BALTIMORE — After Jarrod Parker and Chris Tillman waged a magnificent pitching duel for eight innings, it became apparent that a tense matchup between the Oakland Athletics and Baltimore Orioles was going to be decided by each team’s bullpen.
Coco Crisp had a say in the matter, too.
Crisp hit a tiebreaking homer off Darren O’Day leading off the ninth, providing Oakland with a 2-1 victory Saturday and handing Parker his eighth straight win.
Parker (10-6) gave up one run, five hits and three walks to improve to 8-0 in 16 starts since May 22. The right-hander threw 117 pitches and worked out of jams in the sixth and eighth innings.
When he walked off the mound for the last time, Parker knew he was done. Instead of retreating to the clubhouse, he watched as Crisp lined a breaking ball from O’Day (5-3) over the right field wall.
“It’s gratifying that the guys are just able to pick you up,” Parker said. “It’s one of those things where it almost seems like it’s meant to be when it happens.”
Maybe it was. Crisp thought he’d received ball four earlier in the at-bat. He ended up trotting around the bases rather than jogging to first base.
“Tried to bunt, tried to walk, and I was still in the at-bat and I was able to get a pitch,” said Crisp, who has homered in each of his last three games.
Asked if he’d like to have that pitch back, O’Day said, “I’d like to have all of them back to him. I got behind in the count and he was looking for his pitch. I’ve got to be ahead in the count, so yeah, he got what he wanted and he did what he wanted with it.”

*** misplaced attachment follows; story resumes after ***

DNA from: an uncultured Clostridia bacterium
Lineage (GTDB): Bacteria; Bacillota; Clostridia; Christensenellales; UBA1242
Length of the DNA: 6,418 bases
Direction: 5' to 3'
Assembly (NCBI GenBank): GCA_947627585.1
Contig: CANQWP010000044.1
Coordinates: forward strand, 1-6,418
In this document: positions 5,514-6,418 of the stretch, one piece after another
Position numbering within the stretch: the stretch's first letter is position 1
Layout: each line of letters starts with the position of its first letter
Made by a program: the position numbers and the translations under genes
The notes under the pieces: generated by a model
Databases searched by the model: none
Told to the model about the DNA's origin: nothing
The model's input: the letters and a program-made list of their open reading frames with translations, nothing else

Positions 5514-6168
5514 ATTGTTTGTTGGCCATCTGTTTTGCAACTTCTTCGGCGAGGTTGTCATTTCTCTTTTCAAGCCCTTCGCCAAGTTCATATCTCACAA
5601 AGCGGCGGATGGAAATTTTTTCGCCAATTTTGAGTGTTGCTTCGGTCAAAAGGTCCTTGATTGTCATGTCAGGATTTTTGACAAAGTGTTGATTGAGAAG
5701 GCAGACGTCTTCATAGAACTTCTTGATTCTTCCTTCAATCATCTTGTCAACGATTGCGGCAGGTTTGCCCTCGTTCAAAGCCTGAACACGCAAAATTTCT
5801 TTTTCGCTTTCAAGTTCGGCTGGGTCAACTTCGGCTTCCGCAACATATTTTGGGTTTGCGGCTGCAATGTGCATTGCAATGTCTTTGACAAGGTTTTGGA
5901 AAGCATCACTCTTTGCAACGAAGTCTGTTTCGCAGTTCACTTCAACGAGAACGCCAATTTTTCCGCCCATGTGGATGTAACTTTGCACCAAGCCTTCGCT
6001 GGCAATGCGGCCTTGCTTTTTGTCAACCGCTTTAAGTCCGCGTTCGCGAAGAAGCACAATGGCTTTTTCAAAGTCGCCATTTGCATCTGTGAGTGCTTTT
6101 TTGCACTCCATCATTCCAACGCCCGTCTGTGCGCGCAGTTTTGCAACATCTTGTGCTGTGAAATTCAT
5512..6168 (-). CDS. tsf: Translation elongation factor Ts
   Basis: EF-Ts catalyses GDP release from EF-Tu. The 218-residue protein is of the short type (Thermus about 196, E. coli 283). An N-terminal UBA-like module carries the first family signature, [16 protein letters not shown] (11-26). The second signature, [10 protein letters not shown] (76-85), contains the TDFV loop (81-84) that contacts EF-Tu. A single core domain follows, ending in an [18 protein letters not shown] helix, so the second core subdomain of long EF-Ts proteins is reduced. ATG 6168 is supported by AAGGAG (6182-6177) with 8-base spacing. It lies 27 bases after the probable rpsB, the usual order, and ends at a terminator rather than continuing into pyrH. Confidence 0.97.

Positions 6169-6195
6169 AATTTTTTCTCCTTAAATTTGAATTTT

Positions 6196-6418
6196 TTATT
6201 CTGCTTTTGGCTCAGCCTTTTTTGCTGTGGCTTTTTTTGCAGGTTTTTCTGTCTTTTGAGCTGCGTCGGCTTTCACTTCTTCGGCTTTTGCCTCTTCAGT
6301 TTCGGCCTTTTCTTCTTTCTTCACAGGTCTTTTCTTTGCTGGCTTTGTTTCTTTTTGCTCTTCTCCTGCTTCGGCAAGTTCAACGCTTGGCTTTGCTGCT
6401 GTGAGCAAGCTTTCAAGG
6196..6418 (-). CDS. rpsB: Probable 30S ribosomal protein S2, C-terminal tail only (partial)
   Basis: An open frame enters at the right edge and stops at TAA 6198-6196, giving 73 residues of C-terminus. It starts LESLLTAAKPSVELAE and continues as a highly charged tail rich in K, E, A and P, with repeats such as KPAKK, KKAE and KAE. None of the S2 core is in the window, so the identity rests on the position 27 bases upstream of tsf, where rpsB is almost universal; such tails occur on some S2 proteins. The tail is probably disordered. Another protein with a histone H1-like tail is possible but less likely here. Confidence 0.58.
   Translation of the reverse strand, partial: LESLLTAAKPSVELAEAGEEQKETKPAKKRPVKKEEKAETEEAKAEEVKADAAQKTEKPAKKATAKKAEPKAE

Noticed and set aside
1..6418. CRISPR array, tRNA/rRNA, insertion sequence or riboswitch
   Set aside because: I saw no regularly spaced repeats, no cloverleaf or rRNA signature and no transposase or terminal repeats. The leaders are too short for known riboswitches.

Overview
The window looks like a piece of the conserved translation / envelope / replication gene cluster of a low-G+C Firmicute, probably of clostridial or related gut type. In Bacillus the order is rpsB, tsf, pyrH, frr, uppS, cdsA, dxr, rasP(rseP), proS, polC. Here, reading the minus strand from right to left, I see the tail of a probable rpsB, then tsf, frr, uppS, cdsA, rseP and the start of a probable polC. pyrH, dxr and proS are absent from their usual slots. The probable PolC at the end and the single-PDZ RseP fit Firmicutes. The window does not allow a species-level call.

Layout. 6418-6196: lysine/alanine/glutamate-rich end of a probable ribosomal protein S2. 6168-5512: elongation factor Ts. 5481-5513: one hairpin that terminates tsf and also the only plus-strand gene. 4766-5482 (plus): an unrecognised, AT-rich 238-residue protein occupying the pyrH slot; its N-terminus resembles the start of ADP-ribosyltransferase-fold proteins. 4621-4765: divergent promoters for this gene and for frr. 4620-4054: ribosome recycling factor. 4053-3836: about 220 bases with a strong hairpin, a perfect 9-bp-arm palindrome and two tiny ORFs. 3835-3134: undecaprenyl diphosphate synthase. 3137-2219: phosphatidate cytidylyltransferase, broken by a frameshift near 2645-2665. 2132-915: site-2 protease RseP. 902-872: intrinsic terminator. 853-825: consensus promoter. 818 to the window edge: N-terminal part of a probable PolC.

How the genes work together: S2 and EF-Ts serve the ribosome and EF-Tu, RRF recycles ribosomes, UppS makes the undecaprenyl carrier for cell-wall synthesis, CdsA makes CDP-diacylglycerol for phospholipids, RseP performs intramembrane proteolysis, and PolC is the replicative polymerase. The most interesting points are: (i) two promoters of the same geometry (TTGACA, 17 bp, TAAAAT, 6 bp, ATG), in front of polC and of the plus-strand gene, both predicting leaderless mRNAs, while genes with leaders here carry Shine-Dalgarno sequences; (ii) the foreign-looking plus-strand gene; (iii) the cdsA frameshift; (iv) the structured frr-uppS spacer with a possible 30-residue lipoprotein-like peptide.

Oakland manager Bob Melvin had no intention of sending Parker back out in the ninth. So he called upon closer Grant Balfour, who got three straight outs for his 32nd save.
“There’s no doubt he’s done,” Melvin said of Parker. “Good thing there are pitch counts. Both of those guys, that game might have gone on for a while. Both those guys were dominant today. It usually takes one swing of the bat, defensive play, whatever, and it was Coco’s late. It was good to reward Jarrod because, boy, he pitched about as good as you can pitch.”
So did Tillman, who allowed one run, three hits and two walks but remained winless since Aug. 2. His nine strikeouts tied a career high, set earlier this month in San Francisco.
“Tilly bent but didn’t break a couple times,” manager Buck Showalter said. “It’s frustrating. We end up on the losing side, but watching two guys at the top of their craft matching each other, you knew there was going to be a fine margin of error.”
Kurt Suzuki doubled and scored a run in his first game back with Oakland after being traded from Washington on Friday. The victory broke a three-game skid for the A’s, who improved to 16-17 since the All-Star break and solidified their hold on the second and final AL wild-card slot.
Ryan Flaherty homered for the Orioles, who have lost seven of 11.
“In the playoff race, it’s important. Every game is important,” Tillman said. “A loss always stinks. They’re never fun.”
Parker retired the first seven batters he faced before Flaherty hit his first home run since Aug. 2. Six of his eight homers have been solo shots.
Oakland didn’t get its first hit until Jed Lowrie singled with one out in the fourth.
Tillman didn’t allow another baserunner until Suzuki doubled to left with one out in the sixth. He advanced on a groundout and scored on double by Lowrie.
Manny Machado began the Baltimore sixth with his major league-leading 44th double. With two outs and runners at the corners, Nick Markakis hit an opposite-field fly to left that was caught on the warning track.
The Orioles got runners at first and third with two outs in the eighth before Matt Wieters grounded out to shortstop.